Bystander will be out June 23 on Jealous Butcher Records. Josh Kaufman (Bonny Light Horseman) produced the LP, which features Matt Barrick (The Walkmen) on drums. Pre-order the record here.

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Westerman – “Take” (Athens, Greece via London, England)

RIYL: Sam Fender, Anthonie Tonnon, Destroyer

Will Westerman, or simply Westerman, is one of the most underrated songwriters on the planet, and he should be considered at the very least level with Sam Fender, Destoryer, and Andy Shauf. Songs like the great mystery, “CSI: Petralona”, and the powerful, political commentary of “Idol; RE-run”, were microcosms of his talents. On “Take”, the latest single from his forthcoming new LP, An Inbuilt Fault, he delivers another gem, which is inflicted with a seductive, jazz tone. As the bass and drums calmly tap, Westerman’s voice is calm yet emotive, as he explains how “taking breaks the heart of love,” especially when family takes for granted one’s presence.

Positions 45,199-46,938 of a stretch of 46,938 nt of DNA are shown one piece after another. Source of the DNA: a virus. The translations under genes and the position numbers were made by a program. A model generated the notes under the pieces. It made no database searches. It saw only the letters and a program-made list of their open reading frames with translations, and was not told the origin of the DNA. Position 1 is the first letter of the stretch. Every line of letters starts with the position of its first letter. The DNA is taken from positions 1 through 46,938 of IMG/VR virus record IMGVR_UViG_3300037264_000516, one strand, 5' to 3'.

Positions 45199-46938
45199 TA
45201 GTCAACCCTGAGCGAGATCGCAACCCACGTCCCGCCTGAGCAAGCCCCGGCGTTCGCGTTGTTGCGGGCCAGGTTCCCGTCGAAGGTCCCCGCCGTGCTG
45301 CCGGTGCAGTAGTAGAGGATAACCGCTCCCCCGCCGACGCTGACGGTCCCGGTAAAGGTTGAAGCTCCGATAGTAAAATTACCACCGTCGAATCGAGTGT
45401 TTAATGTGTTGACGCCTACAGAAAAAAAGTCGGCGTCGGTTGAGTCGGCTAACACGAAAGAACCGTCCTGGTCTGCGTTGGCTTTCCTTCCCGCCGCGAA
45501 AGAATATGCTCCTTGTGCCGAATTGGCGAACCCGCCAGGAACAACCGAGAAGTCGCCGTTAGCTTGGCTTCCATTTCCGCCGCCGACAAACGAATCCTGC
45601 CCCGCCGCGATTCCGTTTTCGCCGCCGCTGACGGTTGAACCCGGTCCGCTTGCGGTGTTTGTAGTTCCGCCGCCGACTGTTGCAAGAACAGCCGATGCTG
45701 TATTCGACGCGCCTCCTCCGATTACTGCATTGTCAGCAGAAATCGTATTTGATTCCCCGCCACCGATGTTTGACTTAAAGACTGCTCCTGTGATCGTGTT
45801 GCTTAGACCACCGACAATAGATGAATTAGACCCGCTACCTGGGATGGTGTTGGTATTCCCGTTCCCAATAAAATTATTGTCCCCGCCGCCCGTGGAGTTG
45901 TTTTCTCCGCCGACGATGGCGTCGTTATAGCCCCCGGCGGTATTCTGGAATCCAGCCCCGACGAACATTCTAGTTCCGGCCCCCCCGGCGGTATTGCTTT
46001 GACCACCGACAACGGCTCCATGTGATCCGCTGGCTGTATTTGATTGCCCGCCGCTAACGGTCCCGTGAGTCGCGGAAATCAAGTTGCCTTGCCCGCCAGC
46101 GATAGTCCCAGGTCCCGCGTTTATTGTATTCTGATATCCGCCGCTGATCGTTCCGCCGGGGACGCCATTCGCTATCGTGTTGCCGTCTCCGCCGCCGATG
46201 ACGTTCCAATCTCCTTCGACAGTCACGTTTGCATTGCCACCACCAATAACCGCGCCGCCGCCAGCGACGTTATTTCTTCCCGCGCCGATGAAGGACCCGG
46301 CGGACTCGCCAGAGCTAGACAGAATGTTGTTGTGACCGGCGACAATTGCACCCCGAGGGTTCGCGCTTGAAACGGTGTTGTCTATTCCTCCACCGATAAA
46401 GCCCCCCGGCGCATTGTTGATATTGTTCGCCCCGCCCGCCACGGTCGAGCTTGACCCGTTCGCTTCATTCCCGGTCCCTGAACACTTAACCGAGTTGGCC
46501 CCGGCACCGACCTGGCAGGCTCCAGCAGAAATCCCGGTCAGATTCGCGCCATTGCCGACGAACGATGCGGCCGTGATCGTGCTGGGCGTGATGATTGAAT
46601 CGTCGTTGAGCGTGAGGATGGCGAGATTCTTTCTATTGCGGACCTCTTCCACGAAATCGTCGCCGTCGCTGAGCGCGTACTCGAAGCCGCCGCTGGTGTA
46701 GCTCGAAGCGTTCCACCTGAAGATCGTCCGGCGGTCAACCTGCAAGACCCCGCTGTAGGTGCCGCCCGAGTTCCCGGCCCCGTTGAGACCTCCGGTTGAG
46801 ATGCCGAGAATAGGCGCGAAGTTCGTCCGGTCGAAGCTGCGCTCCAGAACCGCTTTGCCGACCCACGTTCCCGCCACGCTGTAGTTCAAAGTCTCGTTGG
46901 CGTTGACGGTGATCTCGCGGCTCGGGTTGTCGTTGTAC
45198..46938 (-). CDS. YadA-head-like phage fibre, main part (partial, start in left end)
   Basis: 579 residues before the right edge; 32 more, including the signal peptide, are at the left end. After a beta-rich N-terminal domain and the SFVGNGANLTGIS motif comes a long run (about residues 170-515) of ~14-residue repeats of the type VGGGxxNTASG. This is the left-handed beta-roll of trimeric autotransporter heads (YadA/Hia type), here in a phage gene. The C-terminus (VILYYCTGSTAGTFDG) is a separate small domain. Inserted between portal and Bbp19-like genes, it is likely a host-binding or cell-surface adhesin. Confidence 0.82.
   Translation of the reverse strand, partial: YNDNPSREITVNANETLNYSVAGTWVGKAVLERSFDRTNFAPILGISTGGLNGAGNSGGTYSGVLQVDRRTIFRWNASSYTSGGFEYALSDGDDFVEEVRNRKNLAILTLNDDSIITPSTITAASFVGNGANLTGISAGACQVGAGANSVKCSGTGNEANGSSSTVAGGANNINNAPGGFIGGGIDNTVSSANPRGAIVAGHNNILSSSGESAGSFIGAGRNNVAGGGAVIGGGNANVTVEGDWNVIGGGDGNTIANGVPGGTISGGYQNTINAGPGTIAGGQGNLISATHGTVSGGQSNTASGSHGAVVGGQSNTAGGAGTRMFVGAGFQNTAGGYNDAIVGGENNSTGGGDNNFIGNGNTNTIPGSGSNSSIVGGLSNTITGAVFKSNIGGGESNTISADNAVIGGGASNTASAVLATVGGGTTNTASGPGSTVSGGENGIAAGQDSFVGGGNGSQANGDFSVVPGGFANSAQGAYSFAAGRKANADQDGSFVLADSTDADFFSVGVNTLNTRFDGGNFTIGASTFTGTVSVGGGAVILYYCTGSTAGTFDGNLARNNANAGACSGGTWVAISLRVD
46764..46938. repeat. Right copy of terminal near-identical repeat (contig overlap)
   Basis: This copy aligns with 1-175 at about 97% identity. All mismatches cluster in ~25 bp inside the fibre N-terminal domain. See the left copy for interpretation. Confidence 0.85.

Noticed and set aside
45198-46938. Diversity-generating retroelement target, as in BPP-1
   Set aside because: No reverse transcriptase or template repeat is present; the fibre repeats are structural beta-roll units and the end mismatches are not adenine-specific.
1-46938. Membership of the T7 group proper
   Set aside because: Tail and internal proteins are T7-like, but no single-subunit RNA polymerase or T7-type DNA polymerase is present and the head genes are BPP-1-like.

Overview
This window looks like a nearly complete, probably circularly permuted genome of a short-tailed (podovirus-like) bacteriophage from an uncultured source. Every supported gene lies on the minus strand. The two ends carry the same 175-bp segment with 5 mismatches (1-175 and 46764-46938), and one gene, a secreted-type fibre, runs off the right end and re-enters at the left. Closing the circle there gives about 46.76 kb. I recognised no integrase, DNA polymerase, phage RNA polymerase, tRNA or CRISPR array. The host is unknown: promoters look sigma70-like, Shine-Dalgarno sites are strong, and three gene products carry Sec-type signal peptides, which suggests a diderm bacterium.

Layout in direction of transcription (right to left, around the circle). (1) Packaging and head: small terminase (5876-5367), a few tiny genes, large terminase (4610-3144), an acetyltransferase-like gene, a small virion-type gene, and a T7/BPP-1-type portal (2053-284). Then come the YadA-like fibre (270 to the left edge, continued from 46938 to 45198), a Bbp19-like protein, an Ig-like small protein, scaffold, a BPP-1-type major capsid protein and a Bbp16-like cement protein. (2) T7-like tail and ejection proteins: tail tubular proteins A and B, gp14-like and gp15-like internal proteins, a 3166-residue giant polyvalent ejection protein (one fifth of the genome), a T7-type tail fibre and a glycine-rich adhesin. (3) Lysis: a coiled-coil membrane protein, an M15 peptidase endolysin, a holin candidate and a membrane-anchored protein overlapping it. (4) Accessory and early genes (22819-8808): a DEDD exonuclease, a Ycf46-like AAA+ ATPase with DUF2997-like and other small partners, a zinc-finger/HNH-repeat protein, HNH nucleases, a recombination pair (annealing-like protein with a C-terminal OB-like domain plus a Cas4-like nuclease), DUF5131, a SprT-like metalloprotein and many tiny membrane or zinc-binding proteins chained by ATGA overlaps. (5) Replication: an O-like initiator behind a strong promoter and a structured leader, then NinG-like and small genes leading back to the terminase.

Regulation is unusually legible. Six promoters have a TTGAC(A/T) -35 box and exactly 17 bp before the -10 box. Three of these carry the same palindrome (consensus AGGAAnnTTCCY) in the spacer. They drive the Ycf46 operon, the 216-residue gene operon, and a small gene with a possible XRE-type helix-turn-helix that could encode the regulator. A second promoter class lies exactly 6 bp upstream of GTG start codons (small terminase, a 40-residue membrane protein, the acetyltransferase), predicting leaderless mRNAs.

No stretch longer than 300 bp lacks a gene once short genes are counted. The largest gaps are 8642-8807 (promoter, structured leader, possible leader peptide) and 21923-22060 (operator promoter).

An Inbuilt Fault is out May 5th via Partisan Records and Play It Again Sam. Pre-orders and pre-saves available here and on Bandcamp.

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Luha – “Maybe” (London, England via Saint-Nazaire, France)

RIYL: Fazerdaze, Sjowgren, Hazel English

A new name in dream-pop has emerged, and it is Luha, the project of French-born, London-based Léa Beneteau. The twentysomething artist has just three songs to her name so far, but number three,  “Maybe”, is a gem. Reminiscent of the upbeat yet jittery haziness of Fazerdaze and Sjowgren, Beneteau’s calm and serene voice floats over the wonderfully gauzy guitar. While the approach replicates the feeling of a cool ocean breeze, Beneteau reveals that a storm is brewing behind. She shares how uncertainty and anxiety reign over her, where she’s constantly watching what she says, questioning every action, and doubting her thoughts. Her words are honest, her music is vibrant, and these two qualities should make her a star.